Four ways of targeting an executive sponsor for your HRMS project

Engaging stakeholders in your HRMS project is important and arguably none more so than the C-suite. After all, they are the ultimate decision-makers in any organization. The most common way to tap into that level of influence is through the project’s executive sponsor.

As the most senior project representative, the executive sponsor also carries a kind of ‘buck stops here’ responsibility for seeing that the benefits in the business case are realized. So, why the need to specifically engage them - wouldn’t that responsibility automatically make the project a priority?

Unfortunately not, especially in larger organizations which may have dozens of transformation projects ongoing at any given moment. In these circumstances, it’s not unusual for a director or board member to be responsible for many such projects in addition to their regular role and you may have make your case for a little senior commitment stand out from numerous others…

1. Accountability

The other common aspect of large organization project management is that executive sponsors are appointed not so much because the project fits with their duties or experience but because every project of a certain size should have a sponsor and the appointment is made on a “who’s available?” or “whose turn is it?” basis.

Get real world advice on getting c-level buy-in for a new HRMS with this guide to selling your HRMS project to senior management

One way to influence this is to have an ‘expectations meeting’ with the sponsor, early in the project, and clarify objectives, deliverables, and each person’s contribution, including the sponsor’s.

2. Regular and frequent contact

In some projects, it may seem that the only contact with the executive sponsor is at the monthly or quarterly project committee meeting. Such formal meetings are an essential governance tool but they also tend to be rigidly run with a narrow focus on milestones and project plans.

Set up more frequent contact with your sponsor to discuss progress less formally and create a more regular series of engagement opportunities.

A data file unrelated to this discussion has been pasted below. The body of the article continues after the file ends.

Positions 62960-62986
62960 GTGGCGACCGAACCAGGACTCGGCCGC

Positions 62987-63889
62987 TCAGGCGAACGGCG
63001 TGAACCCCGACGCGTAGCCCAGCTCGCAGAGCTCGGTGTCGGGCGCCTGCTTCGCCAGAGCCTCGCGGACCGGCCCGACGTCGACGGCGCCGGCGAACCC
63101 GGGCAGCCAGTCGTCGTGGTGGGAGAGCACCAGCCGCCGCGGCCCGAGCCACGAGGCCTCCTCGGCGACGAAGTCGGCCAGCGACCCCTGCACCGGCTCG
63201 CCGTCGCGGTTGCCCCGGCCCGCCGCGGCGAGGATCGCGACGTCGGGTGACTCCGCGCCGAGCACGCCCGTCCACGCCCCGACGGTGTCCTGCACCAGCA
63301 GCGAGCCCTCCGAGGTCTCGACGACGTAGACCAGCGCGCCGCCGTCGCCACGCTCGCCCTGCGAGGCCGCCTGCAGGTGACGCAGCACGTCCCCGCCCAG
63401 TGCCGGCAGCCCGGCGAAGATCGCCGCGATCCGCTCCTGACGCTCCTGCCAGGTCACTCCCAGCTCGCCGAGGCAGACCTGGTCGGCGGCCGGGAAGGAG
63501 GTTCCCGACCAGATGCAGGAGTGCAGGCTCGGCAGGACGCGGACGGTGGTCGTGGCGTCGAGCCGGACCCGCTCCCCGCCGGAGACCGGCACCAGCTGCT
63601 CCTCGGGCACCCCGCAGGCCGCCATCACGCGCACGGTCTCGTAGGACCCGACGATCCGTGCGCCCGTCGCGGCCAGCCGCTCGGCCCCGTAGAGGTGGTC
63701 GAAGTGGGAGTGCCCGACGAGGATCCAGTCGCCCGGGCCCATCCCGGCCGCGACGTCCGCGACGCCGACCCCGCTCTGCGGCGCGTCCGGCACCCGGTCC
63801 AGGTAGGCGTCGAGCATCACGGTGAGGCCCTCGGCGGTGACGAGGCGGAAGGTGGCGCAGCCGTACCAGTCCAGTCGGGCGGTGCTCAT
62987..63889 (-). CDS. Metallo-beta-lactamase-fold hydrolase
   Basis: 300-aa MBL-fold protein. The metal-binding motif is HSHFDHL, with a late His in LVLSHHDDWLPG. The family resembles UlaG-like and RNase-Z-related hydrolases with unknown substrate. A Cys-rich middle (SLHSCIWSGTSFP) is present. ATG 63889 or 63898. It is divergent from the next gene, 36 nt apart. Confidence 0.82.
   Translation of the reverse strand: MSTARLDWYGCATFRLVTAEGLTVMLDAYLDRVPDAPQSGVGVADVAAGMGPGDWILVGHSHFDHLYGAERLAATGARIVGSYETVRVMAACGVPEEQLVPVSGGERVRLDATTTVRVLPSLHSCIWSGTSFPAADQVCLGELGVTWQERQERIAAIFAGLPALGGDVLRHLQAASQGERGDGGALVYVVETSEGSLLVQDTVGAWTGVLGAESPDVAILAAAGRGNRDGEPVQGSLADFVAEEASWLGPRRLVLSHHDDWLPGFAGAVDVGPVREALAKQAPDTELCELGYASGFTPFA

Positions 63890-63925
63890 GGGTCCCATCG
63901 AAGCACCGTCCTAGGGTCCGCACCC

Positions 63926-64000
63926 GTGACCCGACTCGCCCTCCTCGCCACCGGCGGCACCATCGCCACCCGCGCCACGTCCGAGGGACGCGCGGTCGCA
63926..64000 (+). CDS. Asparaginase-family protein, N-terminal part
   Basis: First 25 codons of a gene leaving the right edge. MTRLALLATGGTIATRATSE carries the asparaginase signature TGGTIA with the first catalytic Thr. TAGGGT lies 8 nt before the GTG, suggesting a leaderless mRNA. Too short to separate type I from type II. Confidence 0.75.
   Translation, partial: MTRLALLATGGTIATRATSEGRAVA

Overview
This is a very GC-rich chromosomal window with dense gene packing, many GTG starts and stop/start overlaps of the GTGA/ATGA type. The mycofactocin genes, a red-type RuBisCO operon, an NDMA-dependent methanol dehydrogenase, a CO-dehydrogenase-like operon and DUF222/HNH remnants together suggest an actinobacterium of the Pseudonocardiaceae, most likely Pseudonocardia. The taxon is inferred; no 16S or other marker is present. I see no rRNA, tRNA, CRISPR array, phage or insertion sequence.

3. Make it stand out

If you want your sponsor’s attention when you’re competing with a number of other projects, you need to emphasise HRMS’ importance to the organization, notably the strategic (and bottom line) contribution that a successful project will make. Find a way to show how beneficial it may be to be sponsoring this particular project.

4. If you can, choose your sponsor

It may not be possible for your to allocate this particular responsibility, however, you can influence the choice. From the moment you begin to put together a persuasive business case for a new HRMS, start thinking who would be the best C-suite sponsor to have working with you. The reality is that there are countless conversations before you get to the stage of a finalized business case and a green light for the project. Those conversations are opportunities to float ideas, maybe even generate some wider enthusiasm for your choice of sponsor.

As for who to pick? Consider the following:

  • Someone for whom HRMS is linked in some way to their regular area of responsibility (e.g. Finance, which may be connected to payroll).
  • An outspoken critic of HR (in other words make an ally out of your ‘enemy’).
  • A newly-appointed C-suiter who may be looking to make their mark by successfully steering a project with an organisation-wide impact.
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Dave Foxall

About the author…

Dave has worked as HR Manager for the Ministry of Justice for a number of years, he now writes on a broad range of topics including jazz music, and, of course, the HRMS software market.

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Dave Foxall

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